Indonesia warns nuclear weapons put Southeast Asia a ‘miscalculation away’ from a...

Indonesia warns nuclear weapons put Southeast Asia a ‘miscalculation away’ from a catastrophe

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Indonesia warns nuclear weapons put Southeast Asia a ‘miscalculation away’ from a catastrophe

Indonesia’s top diplomat warned Tuesday of the threat posed by nuclear weapons, saying that Southeast Asia is “one miscalculation away from apocalypse” and pressing for world powers to sign a treaty to keep the region free from such arms.

Indonesian Foreign Minister Retno Marsudi raised the alarm ahead of a two-day summit of the Association of Southeast Asian Nations starting later Tuesday in Jakarta. The agenda will spotlight Myanmar’s deadly civil strife, continuing tensions in the South China Sea and efforts to fortify regional economies amid the global headwinds set off by Russia’s invasion of Ukraine.

Later in the week, the 10-nation bloc will meet Asian and Western counterparts, including U.S. Secretary of State Antony Blinken, Russian Foreign Minister Sergey Lavrov and Chinese foreign policy overseer Wang Yi.

The U.S.-China rivalry is not formally on ASEAN’s agenda but looms large over the meetings of the bloc, an often-unwieldy collective of democracies, autocracies and monarchies, with some members split over allegiances either to Washington or Beijing.

“We cannot be truly safe with nuclear weapons in our region,” Marsudi told fellow ASEAN ministers. “With nuclear weapons, we are only one miscalculation away from apocalypse and global catastrophe.”

In 1995, ASEAN states signed a treaty that declared Southeast Asia’s commitment to be a nuclear weapon-free zone, one of five in the world. However, Marsudi lamented that none of the world’s leading nuclear powers have signed on to the pact and called for renewed efforts to convince those states to sign up.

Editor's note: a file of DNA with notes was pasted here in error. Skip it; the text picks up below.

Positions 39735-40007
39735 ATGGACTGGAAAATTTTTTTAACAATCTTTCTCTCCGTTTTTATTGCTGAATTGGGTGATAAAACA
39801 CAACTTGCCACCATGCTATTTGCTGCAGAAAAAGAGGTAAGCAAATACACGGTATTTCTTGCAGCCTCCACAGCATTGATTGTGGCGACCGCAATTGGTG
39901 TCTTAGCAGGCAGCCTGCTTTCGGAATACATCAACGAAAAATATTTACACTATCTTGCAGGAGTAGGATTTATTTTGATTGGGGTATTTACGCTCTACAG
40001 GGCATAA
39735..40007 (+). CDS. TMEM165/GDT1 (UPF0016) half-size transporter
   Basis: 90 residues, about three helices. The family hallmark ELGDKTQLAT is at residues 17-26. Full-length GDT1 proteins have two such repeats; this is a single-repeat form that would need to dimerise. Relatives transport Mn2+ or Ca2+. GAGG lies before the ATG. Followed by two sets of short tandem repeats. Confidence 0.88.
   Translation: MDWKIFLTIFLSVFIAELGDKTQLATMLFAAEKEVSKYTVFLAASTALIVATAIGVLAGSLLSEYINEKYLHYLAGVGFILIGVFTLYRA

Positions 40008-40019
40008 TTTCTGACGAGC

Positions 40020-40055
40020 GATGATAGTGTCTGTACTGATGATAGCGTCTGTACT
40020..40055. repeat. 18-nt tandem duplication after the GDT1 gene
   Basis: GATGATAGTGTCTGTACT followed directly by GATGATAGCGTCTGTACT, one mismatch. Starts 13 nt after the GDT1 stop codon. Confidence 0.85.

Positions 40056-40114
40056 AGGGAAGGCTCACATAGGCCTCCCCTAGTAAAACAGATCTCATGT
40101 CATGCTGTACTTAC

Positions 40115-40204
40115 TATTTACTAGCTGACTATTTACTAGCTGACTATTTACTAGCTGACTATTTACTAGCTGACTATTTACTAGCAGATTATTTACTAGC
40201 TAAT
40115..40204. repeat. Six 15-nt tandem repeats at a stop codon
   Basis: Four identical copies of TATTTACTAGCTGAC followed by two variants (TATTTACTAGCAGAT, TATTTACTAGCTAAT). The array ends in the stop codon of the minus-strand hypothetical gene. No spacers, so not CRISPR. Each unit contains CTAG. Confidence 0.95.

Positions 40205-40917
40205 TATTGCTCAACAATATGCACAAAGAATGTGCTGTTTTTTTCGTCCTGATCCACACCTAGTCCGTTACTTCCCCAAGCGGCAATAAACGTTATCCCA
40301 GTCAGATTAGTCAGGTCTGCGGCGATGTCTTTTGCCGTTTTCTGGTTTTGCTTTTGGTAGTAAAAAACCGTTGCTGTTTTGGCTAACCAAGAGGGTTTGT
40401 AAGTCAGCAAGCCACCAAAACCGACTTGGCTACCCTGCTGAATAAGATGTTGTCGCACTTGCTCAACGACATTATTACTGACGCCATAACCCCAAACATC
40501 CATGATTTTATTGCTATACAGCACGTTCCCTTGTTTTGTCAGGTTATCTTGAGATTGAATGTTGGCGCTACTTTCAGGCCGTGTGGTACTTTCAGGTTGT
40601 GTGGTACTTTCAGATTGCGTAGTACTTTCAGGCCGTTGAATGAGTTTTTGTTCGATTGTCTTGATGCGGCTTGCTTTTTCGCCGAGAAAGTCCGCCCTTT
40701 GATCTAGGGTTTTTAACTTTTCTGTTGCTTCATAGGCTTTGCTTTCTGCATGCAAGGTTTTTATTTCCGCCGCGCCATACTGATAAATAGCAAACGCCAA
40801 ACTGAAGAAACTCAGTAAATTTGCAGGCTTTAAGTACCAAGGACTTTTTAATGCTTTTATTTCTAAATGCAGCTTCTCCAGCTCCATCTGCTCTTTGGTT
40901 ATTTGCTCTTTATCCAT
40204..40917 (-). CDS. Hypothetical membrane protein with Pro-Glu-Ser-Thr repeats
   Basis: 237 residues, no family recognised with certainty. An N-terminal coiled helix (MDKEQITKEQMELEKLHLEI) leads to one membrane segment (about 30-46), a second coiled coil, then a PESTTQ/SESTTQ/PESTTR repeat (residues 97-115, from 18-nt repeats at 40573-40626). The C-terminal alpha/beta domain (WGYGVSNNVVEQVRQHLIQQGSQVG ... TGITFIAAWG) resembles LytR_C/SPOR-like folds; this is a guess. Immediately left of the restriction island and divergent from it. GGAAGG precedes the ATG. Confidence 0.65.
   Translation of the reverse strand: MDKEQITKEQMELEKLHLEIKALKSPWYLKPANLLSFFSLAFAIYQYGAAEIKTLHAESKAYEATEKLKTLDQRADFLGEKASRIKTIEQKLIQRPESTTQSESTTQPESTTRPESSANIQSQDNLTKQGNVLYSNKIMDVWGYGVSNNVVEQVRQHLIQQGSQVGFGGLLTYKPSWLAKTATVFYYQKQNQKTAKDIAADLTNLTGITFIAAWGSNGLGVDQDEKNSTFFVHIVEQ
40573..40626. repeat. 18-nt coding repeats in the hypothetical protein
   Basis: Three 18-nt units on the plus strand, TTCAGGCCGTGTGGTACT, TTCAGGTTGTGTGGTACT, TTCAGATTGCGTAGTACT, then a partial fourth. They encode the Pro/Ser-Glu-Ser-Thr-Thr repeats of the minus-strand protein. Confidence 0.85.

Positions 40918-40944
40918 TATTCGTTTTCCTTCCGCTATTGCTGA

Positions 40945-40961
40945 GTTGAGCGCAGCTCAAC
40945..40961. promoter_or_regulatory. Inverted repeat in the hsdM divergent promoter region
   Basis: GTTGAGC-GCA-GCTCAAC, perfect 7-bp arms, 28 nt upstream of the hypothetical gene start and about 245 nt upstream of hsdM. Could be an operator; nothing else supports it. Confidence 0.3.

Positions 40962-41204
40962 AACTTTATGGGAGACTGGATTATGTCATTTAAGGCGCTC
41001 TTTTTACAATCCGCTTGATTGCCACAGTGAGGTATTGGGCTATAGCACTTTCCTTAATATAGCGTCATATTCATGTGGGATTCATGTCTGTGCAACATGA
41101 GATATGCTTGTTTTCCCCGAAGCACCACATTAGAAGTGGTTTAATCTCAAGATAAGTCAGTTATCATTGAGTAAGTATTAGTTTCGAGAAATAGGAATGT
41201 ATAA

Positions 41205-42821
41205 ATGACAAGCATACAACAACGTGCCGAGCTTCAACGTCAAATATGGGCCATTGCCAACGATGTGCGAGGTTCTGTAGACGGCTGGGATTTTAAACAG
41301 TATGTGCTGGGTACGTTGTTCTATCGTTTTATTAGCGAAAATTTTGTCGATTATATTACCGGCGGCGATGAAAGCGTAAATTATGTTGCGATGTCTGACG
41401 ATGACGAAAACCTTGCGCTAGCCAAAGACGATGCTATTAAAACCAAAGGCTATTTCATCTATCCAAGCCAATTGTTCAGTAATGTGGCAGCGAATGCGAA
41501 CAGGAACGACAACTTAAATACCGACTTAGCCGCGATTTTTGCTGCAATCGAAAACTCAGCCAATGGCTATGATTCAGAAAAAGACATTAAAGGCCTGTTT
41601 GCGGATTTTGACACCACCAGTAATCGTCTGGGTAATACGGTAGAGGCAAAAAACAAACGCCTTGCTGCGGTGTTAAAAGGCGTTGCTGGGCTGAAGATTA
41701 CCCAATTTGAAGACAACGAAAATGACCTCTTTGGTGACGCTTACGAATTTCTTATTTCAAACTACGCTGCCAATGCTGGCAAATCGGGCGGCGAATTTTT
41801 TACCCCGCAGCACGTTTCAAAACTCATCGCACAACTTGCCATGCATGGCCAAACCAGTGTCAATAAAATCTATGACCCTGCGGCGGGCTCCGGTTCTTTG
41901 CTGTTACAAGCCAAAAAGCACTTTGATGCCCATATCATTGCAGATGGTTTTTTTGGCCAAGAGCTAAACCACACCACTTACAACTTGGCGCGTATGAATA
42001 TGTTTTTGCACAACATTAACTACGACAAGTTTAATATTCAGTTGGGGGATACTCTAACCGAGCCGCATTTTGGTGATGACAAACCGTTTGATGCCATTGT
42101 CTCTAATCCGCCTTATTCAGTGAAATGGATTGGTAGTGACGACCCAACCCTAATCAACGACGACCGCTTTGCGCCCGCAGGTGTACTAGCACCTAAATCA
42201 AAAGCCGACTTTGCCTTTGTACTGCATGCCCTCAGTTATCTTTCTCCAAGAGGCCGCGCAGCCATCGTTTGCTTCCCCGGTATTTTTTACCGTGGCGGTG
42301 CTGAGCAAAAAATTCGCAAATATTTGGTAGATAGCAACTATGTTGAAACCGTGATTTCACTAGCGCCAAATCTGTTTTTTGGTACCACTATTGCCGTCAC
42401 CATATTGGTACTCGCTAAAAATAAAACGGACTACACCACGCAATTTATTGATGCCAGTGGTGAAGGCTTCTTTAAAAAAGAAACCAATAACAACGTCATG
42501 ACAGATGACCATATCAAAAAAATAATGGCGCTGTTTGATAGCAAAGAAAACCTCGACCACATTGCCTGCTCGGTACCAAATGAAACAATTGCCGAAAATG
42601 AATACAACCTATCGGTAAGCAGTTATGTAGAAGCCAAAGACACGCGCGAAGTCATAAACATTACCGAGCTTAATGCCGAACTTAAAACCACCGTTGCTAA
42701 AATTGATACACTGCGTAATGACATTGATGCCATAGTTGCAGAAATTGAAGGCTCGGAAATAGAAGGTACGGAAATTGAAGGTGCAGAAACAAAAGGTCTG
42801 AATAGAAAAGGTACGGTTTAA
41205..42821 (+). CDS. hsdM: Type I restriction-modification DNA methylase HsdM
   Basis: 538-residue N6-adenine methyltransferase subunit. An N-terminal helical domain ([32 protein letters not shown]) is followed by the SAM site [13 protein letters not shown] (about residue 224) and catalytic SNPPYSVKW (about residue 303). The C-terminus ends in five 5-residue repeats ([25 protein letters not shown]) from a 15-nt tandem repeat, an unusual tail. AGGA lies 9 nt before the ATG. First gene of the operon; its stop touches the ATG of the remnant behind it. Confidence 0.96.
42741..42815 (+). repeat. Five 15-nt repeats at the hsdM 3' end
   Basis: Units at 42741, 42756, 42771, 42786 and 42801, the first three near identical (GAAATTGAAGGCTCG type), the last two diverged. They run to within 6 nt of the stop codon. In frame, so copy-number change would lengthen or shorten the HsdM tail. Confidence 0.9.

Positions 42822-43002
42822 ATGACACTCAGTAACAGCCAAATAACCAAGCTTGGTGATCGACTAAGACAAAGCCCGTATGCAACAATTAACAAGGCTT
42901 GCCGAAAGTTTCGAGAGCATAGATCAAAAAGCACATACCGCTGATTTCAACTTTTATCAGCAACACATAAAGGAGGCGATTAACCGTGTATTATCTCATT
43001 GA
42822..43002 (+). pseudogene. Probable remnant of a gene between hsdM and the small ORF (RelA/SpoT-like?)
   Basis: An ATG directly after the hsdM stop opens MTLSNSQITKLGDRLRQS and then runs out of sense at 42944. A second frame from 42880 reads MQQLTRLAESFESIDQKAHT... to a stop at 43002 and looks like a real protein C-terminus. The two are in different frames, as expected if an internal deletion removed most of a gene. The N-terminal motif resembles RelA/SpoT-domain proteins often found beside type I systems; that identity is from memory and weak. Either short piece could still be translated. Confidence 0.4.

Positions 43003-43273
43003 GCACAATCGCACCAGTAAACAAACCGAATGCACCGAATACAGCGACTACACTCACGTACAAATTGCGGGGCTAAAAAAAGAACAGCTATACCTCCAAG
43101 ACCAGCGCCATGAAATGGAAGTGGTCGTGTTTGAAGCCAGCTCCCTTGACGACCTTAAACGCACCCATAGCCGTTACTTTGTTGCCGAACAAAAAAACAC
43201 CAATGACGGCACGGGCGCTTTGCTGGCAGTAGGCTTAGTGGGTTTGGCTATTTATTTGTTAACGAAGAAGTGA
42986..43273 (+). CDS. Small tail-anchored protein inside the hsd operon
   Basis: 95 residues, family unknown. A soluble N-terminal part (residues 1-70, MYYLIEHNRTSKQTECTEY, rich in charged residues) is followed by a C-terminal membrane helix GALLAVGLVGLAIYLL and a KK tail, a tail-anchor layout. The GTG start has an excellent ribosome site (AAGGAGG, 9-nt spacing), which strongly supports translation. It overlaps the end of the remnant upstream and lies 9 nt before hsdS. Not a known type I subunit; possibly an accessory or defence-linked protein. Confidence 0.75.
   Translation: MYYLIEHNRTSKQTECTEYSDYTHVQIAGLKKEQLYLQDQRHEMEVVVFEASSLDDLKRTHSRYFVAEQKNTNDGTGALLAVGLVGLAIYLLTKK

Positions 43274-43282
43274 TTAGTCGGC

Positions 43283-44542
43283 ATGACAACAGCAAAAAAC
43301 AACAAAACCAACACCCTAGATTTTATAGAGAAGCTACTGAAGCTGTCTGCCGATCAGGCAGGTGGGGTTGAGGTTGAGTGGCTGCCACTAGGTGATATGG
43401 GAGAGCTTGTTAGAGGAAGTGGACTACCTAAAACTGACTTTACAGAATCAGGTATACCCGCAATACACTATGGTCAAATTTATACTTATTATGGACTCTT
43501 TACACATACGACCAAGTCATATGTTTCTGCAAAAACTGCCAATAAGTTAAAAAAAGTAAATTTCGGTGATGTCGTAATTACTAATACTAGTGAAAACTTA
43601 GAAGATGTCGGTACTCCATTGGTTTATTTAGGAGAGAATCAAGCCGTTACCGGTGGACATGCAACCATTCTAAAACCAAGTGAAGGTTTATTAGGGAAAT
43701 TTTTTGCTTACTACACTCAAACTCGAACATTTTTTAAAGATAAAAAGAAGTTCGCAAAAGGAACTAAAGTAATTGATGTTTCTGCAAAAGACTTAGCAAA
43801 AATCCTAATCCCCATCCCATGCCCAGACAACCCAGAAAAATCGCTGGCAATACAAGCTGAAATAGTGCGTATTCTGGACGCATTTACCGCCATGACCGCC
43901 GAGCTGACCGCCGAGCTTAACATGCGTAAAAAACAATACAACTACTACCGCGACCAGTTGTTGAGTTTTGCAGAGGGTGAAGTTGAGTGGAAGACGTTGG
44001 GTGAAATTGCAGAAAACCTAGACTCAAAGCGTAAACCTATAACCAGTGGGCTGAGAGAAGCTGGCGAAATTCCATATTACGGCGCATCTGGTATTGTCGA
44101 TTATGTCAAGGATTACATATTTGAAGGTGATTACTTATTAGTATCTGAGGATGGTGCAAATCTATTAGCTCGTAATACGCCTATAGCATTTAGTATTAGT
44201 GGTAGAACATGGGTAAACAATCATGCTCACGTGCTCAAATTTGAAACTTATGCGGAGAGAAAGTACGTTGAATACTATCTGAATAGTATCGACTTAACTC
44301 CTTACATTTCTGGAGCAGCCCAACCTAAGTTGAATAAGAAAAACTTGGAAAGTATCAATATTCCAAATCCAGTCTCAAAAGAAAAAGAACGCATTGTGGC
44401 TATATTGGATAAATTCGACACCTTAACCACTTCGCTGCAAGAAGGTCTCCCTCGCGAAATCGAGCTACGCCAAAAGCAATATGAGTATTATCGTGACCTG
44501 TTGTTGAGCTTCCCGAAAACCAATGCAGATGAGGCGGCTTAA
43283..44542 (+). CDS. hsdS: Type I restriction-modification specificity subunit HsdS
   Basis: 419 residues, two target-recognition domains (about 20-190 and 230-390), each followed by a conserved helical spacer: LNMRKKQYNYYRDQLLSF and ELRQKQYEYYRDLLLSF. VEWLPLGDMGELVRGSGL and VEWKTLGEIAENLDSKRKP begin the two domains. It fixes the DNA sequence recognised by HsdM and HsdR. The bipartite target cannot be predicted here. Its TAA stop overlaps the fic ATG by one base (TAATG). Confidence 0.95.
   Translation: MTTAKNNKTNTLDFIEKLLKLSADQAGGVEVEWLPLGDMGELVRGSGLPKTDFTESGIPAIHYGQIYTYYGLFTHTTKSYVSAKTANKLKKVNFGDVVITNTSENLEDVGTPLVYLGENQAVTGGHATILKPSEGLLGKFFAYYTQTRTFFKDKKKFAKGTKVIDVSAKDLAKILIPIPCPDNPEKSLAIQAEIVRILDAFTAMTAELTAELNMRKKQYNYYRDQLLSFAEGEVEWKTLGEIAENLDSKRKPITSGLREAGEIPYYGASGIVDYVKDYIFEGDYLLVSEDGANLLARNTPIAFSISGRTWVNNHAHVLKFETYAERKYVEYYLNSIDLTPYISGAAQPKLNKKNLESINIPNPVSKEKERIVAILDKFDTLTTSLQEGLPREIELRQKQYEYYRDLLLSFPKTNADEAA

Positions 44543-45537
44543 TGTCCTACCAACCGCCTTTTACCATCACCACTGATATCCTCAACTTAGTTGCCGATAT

“The threat is imminent, so we can no longer play a waiting game,” she said.

A draft communique expected on Wednesday mentions the possibility of a first nuclear weapons state finally signing the treaty but says that there would have to be written assurances that the treaty was being ratified “without reservations.” A copy of the draft was obtained by The Associated Press.

The communique did not identify the prospective state. However, two Southeast Asian diplomats attending the Jakarta meetings told the AP it was China. They spoke on condition of anonymity because they were not authorized to discuss the issue publicly.

Meanwhile, Myanmar’s generals have again been banned from attending the ASEAN summit for refusing to ease a deadly civil strife sparked by the military’s seizure of power more than two years ago.

ASEAN has been under international pressure to address the crisis in Myanmar since the army seized power from the elected government of Aung San Suu Kyi in February 2021 and plunged the country into deadly chaos.

More than 3,750 civilians, including pro-democracy activists, have been killed by security forces and nearly 24,000 arrested since the military takeover, according to the Assistance Association for Political Prisoners, a rights group that keeps tallies of arrests and casualties.

Myanmar’s military government has largely ignored a plan by ASEAN heads of state that includes an immediate end to the violence, prompting the bloc to take an unprecedented step and bar Myanmar’s military leaders from its top-level gatherings, including the foreign ministerial meetings.

The generals responded by accusing the ASEAN of violating the bloc’s bedrock principles of non-intervention in each other’s domestic affairs.

With the Myanmar crisis dragging on, ASEAN members appear divided over how to proceed, with Thailand recommending easing punitive actions aimed at isolating Myanmar’s generals and inviting its military-appointed top diplomat and officials back to high-profile meetings.

Since assuming ASEAN’s rotating chairmanship this year, Indonesia has initiated some 110 meetings with groups in Myanmar and provided humanitarian aid to build trust, Marsudi said.

At the summit, ASEAN foreign ministers are expected to renew a call for self-restraint in “activities that would complicate or escalate disputes and affect peace and stability,” according to the draft communique, repeating language used in previous statements that does not name China.

ASEAN members Brunei, Malaysia, the Philippines and Vietnam have been embroiled in long-simmering territorial conflicts with China and Taiwan for decades. ASEAN and China have been negotiating a non-aggression pact that aims to prevent an escalation of the disputes, but the talks have faced years of delay.

The disputed waters have emerged as a delicate front in the rivalry between China and the United States. Washington has challenged Beijing’s expansive territorial claims and regularly deploys warships and fighter jets in what it calls freedom of navigation and overflight patrols that have infuriated China.